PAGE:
NEW YORK (CBSNewYork) – New York Gov. Andrew Cuomo is fending off a blistering attack from the State Senate’s top Republican.

The governor was at a Flatbush yeshiva Wednesday announcing grants to protect schools from hate crimes.

“Government’s role, when done right, is to take action,” he said. “It’s about doing something.”

But in the overheated, intense world of New York politics, with the governor and the entire Legislature up for reelection, it apparently now depends on what your definition of “doing something” is, CBS2’s Political Reporter Marcia Kramer reported.

Senate Majority Leader, Republican John Flanagan, says Cuomo is a do-nothing. He said the governor “has been both disengaged and disinterested in doing the people’s business, content instead to govern by photo ops and press releases.”

Flanagan was furious that Cuomo has taken to gallivanting around the state to push his agenda, like a press conference two days ago in the Bronx to push new gun safety laws for schools, Kramer reported.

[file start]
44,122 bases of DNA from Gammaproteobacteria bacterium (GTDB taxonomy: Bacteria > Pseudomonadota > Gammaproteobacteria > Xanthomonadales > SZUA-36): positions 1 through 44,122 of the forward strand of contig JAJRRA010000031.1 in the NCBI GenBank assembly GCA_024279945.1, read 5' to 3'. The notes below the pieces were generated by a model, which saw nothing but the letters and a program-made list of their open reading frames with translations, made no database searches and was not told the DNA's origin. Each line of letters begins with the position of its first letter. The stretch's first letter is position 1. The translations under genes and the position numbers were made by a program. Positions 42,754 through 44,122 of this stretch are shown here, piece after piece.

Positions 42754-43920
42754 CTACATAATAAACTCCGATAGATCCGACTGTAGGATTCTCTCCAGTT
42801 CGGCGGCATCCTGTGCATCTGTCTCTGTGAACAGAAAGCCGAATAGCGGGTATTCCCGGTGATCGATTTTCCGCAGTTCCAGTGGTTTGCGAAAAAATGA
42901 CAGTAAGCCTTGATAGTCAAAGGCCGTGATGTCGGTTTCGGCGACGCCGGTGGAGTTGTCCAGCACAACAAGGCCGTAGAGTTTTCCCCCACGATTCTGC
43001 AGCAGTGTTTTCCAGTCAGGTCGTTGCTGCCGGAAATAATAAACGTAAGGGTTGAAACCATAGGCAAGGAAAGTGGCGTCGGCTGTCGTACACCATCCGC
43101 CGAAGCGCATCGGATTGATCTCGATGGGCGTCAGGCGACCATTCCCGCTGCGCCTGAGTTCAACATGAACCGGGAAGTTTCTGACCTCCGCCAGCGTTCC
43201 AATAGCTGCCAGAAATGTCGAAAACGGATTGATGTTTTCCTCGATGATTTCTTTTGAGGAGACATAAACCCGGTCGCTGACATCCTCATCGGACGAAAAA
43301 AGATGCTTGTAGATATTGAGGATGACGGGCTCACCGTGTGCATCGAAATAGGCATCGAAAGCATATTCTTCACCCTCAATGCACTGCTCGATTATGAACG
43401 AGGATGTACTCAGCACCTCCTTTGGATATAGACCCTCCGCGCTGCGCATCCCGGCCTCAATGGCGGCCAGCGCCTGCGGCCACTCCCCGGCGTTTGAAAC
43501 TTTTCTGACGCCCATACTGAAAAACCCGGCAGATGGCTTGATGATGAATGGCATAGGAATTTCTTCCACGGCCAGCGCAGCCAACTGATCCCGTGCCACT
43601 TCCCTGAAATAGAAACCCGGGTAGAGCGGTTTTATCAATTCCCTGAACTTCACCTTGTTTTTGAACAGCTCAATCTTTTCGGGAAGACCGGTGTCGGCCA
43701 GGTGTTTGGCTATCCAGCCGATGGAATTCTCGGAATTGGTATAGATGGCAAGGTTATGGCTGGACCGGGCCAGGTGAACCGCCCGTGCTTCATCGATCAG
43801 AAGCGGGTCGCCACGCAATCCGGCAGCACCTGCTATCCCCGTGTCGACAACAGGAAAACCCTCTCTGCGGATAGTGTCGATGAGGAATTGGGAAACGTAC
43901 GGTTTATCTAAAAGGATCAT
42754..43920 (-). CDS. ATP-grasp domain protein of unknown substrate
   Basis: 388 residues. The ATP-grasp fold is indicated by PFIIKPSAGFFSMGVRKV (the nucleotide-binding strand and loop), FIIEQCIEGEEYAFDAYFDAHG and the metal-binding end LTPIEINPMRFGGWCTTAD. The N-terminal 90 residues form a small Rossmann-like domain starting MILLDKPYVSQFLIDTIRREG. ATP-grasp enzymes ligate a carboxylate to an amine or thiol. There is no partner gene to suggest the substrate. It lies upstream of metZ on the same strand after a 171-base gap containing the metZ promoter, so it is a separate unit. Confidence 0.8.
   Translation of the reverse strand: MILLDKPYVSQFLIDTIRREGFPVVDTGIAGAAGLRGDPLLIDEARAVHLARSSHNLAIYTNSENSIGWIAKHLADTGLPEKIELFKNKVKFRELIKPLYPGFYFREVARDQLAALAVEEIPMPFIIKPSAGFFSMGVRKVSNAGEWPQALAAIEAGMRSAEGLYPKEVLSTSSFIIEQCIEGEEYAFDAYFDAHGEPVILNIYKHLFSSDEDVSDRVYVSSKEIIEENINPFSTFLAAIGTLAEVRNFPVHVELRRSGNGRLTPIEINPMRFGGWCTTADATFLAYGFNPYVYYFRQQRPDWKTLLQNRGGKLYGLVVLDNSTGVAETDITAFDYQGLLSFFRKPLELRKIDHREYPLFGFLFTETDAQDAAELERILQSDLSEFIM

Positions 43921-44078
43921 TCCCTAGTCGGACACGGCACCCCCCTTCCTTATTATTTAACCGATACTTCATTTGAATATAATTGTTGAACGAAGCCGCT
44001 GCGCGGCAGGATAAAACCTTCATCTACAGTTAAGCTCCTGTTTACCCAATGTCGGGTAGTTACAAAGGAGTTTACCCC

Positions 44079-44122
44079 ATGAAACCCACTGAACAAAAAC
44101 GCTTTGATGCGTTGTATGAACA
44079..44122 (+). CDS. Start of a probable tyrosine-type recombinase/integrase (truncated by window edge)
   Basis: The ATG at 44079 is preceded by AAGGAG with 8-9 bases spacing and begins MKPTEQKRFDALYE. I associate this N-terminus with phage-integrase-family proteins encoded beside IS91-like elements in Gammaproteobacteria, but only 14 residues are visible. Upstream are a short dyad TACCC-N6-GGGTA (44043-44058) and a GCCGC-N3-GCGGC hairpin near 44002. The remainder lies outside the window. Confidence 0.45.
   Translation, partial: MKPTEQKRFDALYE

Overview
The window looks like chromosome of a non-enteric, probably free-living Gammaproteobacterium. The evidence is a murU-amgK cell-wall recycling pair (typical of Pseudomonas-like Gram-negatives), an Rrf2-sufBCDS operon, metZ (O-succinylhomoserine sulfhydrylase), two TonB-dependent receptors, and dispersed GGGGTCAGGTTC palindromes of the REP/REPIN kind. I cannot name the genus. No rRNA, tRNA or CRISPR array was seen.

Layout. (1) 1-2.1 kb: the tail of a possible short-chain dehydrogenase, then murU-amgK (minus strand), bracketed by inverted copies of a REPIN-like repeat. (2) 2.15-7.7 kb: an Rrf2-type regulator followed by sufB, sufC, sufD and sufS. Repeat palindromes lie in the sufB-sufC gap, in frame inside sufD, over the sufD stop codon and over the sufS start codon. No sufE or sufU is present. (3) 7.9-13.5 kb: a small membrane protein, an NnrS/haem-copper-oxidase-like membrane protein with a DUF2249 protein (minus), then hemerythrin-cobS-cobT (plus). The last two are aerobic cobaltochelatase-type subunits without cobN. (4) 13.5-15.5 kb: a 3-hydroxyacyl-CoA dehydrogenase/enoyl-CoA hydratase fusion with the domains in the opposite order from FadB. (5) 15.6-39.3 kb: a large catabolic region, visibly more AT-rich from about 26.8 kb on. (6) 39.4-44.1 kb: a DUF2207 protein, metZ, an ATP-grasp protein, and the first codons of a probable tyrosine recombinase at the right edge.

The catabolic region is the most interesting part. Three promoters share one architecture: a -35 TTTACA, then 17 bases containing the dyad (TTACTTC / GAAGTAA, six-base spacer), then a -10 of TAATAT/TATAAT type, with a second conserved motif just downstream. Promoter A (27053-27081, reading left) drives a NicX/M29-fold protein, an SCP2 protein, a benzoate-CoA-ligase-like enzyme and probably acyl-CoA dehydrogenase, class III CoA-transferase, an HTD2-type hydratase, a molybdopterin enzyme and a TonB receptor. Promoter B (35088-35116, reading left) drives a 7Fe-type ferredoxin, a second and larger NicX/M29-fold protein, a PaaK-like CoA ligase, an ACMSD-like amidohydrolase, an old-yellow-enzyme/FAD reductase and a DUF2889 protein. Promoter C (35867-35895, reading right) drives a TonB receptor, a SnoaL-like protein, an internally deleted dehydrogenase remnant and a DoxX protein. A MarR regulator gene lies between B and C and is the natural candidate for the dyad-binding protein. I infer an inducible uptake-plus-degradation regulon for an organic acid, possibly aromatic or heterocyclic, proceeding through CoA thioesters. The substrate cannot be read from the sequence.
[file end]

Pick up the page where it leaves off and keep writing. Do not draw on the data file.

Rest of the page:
“Andrew Cuomo is driven by two things: his extraordinary disdain for anyone who does not agree with him, especially the Legislature, and Cynthia Nixon,” Flanagan said.

Cuomo was not amused.

“They don’t like that I’m pushing them to pass legislation,” he told Kramer. “It causes them heartburn.”

All this comes as a new Siena Poll has Cuomo ahead of Republican challenger Marc Molinaro by 19 points, 56 to 37, and Democratic primary challenger Cynthia Nixon by 35 points, 61 to 26.

Molinaro slammed Cuomo for a $1 million grant to Cadillac to spruce up its SoHo headquarters after receiving political donations from General Motors, calling it “so obviously wrong.”

Nixon said the governor has not spent enough on schools, demanding a millionaires tax to pay for more school aid.

“New York, it is time to invest in schools, not jails,” she said. “What do we want? Schools not jails… Where do we want it? New York State.”

Many of Nixon’s criticism on education seemed to be about schools in New York City – from racial segregation to the presence of metal detectors. But while the governor partially funds the city schools, the power to run the system lies with Mayor Bill de Blasio.